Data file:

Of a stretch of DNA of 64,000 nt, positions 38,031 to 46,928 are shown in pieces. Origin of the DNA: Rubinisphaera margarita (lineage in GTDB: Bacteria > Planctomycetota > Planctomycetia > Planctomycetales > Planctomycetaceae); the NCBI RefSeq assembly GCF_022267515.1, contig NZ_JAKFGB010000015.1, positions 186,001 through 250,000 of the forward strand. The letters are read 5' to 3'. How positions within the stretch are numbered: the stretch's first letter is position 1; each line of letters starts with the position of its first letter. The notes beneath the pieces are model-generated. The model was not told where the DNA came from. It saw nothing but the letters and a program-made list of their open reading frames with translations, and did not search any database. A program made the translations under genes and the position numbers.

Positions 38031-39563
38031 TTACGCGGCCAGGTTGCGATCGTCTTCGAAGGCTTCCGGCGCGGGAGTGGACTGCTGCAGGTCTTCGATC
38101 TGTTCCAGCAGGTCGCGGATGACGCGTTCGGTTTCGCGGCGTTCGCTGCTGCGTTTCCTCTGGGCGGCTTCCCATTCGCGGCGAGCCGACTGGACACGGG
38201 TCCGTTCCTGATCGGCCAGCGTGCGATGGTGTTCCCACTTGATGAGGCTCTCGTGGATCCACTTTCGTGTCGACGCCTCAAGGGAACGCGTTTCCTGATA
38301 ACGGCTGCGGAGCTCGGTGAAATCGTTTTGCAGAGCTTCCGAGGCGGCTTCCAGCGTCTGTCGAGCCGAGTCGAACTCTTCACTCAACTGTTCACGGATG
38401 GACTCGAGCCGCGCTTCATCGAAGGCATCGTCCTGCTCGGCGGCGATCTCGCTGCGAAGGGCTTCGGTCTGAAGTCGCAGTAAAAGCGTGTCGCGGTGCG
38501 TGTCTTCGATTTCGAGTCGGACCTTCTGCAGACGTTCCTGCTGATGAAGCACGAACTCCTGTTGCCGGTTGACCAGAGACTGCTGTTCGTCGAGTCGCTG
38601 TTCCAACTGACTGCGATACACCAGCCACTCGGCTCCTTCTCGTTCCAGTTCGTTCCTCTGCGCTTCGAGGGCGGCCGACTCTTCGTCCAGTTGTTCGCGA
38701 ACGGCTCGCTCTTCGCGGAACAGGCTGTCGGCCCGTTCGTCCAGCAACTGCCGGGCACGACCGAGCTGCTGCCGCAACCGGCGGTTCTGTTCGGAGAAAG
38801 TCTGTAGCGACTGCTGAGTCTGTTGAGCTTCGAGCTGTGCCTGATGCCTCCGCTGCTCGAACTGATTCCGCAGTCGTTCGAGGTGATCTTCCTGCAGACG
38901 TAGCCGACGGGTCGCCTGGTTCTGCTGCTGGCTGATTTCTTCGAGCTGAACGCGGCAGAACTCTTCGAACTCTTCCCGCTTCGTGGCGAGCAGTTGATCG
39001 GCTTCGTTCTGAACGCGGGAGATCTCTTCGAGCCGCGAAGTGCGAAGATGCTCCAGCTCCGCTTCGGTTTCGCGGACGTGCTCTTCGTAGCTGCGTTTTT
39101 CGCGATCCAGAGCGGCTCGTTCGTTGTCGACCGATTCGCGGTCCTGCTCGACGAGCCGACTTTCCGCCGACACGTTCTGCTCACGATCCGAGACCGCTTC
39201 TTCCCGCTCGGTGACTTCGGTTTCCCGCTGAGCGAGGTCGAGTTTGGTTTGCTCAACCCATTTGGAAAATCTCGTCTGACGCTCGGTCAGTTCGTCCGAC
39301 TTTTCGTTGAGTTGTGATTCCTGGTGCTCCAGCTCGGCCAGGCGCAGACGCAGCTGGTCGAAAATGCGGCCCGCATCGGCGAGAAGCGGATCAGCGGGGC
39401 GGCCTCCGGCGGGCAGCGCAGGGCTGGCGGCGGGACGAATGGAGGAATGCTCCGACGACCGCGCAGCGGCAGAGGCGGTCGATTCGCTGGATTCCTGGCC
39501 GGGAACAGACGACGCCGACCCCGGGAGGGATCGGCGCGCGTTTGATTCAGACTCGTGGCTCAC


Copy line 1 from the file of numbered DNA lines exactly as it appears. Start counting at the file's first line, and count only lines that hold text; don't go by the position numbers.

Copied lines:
Of a stretch of DNA of 64,000 nt, positions 38,031 to 46,928 are shown in pieces. Origin of the DNA: Rubinisphaera margarita (lineage in GTDB: Bacteria > Planctomycetota > Planctomycetia > Planctomycetales > Planctomycetaceae); the NCBI RefSeq assembly GCF_022267515.1, contig NZ_JAKFGB010000015.1, positions 186,001 through 250,000 of the forward strand. The letters are read 5' to 3'. How positions within the stretch are numbered: the stretch's first letter is position 1; each line of letters starts with the position of its first letter. The notes beneath the pieces are model-generated. The model was not told where the DNA came from. It saw nothing but the letters and a program-made list of their open reading frames with translations, and did not search any database. A program made the translations under genes and the position numbers.